• Deals: These never seem to change, so therefore I come to expect that I will always have access to these discounts regardless of my loyalty. I should be presented with new and different offers over time based on my past purchase behavior. For the casual (new or lapsed) McDonald's customer, these deals likely contribute to optimized conversion rates; however, for the high-volume customer it just feels like 20% revenue cannibalization.
  • Bonuses: They have created the opportunity to earn additional points, which include 2x points for the breakfast orders and for sharing your birthday. I have tried various ways to unlock additional bonuses, but it has not changed since the launch of the program. Based on our experience consulting on loyalty across QSR and grocery, not activating behind the bonus program seems like a huge missed opportunity.

Absence of gift card compatibility

Gift cards are an important, albeit complex aspect to a retail business, and likely McDonald's has a great deal of their addressable market in the form of gift cards. Our basic observation is that the My McDonald's program has essentially no linkage to their gift card program – You cannot use a gift card for payment, nor can you purchase a gift card using the digital ordering experience.

It's important to delineate between the different gift card concepts:

  • Stored value/gift cards – A form of payment that can be swiped and depleted, but not reloaded. Most commonly administered by a 3rd party, these can be purchased with set denominations across a wide array of retail locations.  These are also commonly referred to as "closed loop" cards in the gift card industry.
  • Reloadable account cards – More akin to a debit card, these require a merchant bank who provides the underlying accounting and carries the financial liability. Holders of the cards can reload account balance, and most of the major credit companies have an "open loop" equivalent since they are widely accepted like a conventional debit card. These are less common in QSR, but the McDonald's Arch Cards program happens to be a hybrid: closed loop, reloadable card.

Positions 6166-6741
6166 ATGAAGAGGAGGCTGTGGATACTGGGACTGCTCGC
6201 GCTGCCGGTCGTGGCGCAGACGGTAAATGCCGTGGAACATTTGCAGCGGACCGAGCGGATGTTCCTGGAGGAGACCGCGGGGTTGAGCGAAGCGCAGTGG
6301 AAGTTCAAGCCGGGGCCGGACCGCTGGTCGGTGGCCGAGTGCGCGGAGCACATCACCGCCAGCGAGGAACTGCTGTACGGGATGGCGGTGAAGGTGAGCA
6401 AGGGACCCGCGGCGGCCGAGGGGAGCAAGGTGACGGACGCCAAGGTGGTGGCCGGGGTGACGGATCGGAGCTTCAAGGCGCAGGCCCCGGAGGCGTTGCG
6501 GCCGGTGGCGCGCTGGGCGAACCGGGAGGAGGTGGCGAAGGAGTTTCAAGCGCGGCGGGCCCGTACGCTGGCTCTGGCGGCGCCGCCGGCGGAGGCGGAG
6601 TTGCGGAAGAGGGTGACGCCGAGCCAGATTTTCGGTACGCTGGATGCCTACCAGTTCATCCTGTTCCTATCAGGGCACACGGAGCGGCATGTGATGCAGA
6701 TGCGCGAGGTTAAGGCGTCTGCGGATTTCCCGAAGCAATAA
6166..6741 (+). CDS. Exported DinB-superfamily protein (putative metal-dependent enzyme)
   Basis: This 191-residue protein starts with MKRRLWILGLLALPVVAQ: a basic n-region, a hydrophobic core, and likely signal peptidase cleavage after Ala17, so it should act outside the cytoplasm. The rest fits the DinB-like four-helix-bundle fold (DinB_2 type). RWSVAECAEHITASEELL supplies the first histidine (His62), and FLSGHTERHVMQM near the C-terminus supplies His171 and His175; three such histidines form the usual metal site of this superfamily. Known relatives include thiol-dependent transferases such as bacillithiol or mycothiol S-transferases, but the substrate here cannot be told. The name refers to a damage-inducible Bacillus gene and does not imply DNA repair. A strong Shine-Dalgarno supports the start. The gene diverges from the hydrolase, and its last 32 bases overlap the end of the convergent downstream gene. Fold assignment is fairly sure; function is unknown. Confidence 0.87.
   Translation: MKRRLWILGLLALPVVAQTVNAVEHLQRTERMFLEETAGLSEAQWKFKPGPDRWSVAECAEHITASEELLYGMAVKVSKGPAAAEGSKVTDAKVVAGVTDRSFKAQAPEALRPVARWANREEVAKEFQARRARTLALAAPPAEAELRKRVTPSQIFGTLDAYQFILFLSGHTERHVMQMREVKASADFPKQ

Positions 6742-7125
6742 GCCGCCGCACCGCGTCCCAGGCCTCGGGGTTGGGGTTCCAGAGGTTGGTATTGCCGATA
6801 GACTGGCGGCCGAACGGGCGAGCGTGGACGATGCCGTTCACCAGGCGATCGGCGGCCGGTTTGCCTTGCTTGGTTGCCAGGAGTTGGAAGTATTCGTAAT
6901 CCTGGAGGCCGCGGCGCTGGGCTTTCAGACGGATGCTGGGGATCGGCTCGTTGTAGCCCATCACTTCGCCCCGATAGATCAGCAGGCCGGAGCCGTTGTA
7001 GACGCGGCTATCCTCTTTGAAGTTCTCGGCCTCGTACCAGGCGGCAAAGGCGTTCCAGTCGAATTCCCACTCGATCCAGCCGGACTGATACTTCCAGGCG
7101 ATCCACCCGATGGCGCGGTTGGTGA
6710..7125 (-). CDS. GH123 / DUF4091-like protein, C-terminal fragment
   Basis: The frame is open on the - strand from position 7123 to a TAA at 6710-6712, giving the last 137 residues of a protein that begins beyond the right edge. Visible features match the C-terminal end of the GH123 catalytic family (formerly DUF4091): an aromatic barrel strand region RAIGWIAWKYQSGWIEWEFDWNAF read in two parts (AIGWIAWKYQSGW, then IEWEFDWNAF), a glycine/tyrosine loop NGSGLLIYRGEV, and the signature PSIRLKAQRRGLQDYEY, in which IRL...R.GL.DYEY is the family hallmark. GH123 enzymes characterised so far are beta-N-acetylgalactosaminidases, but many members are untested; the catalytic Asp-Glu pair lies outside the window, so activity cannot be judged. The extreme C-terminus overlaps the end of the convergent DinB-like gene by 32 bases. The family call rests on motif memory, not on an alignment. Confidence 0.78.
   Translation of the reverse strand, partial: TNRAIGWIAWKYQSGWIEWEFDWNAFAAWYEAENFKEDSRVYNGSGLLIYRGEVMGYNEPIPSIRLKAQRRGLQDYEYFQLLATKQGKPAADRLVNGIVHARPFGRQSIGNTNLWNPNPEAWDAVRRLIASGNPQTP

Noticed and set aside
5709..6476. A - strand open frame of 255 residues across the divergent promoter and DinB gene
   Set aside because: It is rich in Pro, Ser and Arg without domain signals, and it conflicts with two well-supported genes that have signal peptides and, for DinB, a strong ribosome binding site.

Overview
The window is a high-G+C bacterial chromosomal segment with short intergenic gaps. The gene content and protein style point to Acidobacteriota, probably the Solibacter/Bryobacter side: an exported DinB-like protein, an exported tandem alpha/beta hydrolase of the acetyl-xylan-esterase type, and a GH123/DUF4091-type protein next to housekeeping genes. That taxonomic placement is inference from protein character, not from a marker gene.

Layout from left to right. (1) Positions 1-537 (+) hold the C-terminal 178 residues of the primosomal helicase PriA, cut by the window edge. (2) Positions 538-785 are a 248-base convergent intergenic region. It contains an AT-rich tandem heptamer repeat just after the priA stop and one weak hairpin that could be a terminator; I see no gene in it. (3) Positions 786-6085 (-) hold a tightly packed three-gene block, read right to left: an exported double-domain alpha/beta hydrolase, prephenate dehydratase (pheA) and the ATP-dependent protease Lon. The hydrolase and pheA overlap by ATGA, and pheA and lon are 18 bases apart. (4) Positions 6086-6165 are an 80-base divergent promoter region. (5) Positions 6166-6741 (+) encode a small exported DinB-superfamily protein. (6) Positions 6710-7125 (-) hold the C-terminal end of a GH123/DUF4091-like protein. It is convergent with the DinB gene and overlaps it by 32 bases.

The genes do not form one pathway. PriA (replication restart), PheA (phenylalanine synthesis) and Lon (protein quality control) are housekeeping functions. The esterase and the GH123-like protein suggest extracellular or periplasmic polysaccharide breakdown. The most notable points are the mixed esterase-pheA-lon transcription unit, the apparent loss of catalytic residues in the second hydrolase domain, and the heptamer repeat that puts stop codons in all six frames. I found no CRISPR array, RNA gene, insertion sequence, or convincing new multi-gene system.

• Digital stored value accounts – Affiliated with a user's profile, consumers carry a balance that lives within their branded rewards/loyalty account. This approach is what Starbucks is known for and has been widely copied including brands like Chick-Fil-A

McDonald's currently has two different offerings deployed in the US today – Stored Value and Reloadable Account Cards. Creating an intuitive payment experience that handles both types of payments in addition to conventional credit cards, would be very challenging to implement and likely drive pretty low adoption. Furthermore, looking outside the US market where digital wallets are far more popular, it was probably a strategic decision not to over-invest in payment methods that would not have scalable value.  This is yet another example where they had to make some strategic feature compromises in the interest of creating a truly global rewards experience.

My McDonald's Rewards continues to succeed on many levels

At the end of the day, it was long overdue for McDonalds to rollout a Rewards program; however, it probably stands to reason given their prominent store footprint and brand recognition, their long-standing reputation for consistency and convenience was enough to drive recurring business. Looking at how they have crafted the program and their outstanding digital and physical execution, I would hypothesize that McDonalds is not just looking at the program as a channel for growing revenue but rather the underpinning of a much broader digital ecosystem that they had to get right in order to set themselves up for the next decade.

A rewards program that does not evolve is one that is doomed to fail. Consumers expect brands of this size to be continuously innovate and create new and exciting ways to re-engage with the brand through a rewards program. With the My McDonald's program well on its way to global rollout, we expect there will be > 21M users waiting with bated breath to see what comes next.